30 Years Ago - A Look Back
Friday, January 25, 2019
filed under: Historical
Confections a Hit in West Germany —“The market for confection sunflower in West Germany continued its rapid growth in 1988 with a 72 percent increase over the previous year. The kernels are used largely in bread, but the utilization now has expanded to salad bars, snacking and home baking.
“The National Sunflower Association has been utilizing USDA Foreign Agricultural Service funds to promote confection sunflower kernels in West Germany for the past four years. In a recent NSA consumer awareness survey, 44 percent of the population indicated awareness of the product and 23 percent reported purchasing or using the product. Both these figures are up over 100 percent from a previous consumer study conducted two years ago.”
Sunflower Meal Finds Its Niche — “Sunflower growers are always encouraged to watch the Chicago oil board for sunflower pricing signals. With the vast majority (usually 70 to 80 percent) of the price of sunflower dependent upon oil, this makes good sense. On a given day, a rise or fall in Chicago oil prices will almost guarantee the same fate for sunflower prices at a domestic crushing plant.
“But what about the remaining value of sunflower — the meal? Does it track the Chicago soybean meal prices as closely as oil? The answer appears to be ‘not immediately.’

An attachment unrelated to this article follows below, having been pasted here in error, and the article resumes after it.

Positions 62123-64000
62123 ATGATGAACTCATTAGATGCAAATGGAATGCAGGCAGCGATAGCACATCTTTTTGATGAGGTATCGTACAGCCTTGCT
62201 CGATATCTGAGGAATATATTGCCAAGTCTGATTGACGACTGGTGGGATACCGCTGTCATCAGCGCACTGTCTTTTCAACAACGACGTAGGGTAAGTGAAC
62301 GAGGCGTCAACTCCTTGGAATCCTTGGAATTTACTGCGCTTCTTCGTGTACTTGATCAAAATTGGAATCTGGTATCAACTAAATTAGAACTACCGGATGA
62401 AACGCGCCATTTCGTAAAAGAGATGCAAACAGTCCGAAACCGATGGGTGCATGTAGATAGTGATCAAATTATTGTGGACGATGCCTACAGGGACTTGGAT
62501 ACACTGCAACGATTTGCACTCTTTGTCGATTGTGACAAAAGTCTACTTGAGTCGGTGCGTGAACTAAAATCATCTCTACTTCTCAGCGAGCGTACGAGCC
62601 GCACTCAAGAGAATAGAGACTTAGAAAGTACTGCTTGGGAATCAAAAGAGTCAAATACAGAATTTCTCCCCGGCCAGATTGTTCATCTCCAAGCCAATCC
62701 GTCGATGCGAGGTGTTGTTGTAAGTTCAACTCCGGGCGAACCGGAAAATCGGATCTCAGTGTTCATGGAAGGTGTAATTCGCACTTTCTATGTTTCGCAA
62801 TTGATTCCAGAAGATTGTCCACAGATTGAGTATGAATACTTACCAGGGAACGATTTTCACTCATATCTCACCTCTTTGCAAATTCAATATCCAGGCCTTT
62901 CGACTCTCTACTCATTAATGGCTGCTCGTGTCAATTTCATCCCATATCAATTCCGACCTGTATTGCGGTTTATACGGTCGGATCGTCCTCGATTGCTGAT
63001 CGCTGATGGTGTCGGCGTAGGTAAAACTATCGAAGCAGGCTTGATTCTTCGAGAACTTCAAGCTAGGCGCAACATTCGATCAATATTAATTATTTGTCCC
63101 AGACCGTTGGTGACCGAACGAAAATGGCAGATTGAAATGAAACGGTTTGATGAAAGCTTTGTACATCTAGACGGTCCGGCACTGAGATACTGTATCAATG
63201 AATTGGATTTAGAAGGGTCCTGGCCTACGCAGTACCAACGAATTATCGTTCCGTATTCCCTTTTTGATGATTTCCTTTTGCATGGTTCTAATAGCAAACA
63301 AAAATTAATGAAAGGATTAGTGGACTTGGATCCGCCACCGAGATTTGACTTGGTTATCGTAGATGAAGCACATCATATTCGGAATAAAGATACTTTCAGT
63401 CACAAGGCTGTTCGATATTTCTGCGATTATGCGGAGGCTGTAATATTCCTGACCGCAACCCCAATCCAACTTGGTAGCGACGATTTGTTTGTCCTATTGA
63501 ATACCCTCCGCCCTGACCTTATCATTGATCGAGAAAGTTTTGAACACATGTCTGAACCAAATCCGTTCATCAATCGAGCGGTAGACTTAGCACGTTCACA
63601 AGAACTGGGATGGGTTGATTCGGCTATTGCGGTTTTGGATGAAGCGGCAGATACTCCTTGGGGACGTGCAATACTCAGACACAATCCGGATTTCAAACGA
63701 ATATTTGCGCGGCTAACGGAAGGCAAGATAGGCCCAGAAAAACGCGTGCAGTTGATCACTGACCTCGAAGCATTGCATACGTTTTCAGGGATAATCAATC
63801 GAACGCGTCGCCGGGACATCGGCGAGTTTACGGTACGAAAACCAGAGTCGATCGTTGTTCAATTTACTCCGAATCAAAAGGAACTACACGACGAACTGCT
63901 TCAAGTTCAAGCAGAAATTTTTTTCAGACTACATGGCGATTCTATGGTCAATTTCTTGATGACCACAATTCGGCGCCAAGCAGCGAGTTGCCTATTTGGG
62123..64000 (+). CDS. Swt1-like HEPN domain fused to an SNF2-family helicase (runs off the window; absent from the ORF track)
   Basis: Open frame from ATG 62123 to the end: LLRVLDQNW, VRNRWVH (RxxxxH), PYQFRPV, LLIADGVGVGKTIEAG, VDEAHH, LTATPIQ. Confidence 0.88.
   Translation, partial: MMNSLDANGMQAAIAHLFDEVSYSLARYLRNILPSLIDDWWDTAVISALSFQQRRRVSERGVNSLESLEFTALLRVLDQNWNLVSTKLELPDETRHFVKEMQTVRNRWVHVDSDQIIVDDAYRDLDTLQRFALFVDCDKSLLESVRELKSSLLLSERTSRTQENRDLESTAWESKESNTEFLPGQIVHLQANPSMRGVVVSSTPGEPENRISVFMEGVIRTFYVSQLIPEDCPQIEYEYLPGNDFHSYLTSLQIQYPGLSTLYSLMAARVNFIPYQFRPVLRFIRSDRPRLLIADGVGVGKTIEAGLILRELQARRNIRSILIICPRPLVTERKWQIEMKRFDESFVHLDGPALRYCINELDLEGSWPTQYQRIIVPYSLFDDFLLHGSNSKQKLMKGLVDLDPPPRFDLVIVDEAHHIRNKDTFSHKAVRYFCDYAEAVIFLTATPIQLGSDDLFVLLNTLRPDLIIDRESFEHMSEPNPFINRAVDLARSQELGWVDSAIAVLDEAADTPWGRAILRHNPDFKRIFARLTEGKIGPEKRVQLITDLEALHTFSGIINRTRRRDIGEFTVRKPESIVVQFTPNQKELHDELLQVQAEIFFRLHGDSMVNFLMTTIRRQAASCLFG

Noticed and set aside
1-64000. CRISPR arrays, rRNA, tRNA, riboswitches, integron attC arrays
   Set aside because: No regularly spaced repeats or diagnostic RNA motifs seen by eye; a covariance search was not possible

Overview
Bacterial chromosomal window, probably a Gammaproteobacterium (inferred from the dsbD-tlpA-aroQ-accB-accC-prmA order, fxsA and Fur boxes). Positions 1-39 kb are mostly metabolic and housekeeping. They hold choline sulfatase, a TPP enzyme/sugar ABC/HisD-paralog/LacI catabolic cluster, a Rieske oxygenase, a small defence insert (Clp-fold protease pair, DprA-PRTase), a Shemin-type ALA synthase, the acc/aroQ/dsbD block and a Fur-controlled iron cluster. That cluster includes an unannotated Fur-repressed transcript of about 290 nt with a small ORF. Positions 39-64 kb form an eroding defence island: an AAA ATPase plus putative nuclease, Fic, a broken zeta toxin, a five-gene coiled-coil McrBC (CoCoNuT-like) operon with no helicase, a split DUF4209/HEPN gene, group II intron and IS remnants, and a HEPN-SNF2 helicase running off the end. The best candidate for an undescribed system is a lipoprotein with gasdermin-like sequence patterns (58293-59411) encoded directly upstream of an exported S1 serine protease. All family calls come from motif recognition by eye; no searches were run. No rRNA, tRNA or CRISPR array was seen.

“There are some major differences between the two products. The major pricing component of meal is the protein content. Soybean meal is sold on a 44 percent protein basis while sunflower meal protein contents vary from 28 to 38 percent. The reason for the protein variability in sunflower meal is the manner in which sunflower seed is processed and the climatic conditions during the growing season.
“For example, the National Sun Industries plant in Enderlin, N.D., dehulls the seed prior to crushing, which results in a lower fiber content and a high protein content of 38 percent. ADM’s Red Wing, Minn., plant crushes the seed whole and sells a protein meal in the range of 28 to 32 percent. The Cargill plant in West Fargo, N.D., partially dehulls, with a protein content in the low to middle 30s. . . .
“Historically, in the 28 percent sunflower meal, a protein unit has been priced at about a 30 percent discount to a soybean protein unit.”
Sunflower Rotation Adds to Wheat Yields/ By Tracy Sayler — “Is it possible to get increased wheat yields on the previous year’s sunflower ground?
“Dale Schank, who farms near Richardton in western North Dakota, says he really noticed the yield advantage, especially the second round of rotation. ‘I estimate we’re seeing a 20 to 25 percent increase in our wheat yield due to sunflower.’
“Schank likes to use a wheat/sunflower/summer fallow rotation and says the increased wheat yields have really been noticeable in the past five years. This is in comparison to wheat yields prior to adding sunflower in the rotation and fields that do not include sunflower.
“The biggest advantage Schank sees is weed control from sunflower. ‘We have very little pigeon grass or wild oats in our wheat fields because of the Treflan carryover. This reduces our weed control costs on wheat, and we’re not giving away precious moisture to weeds,’ says Schank.”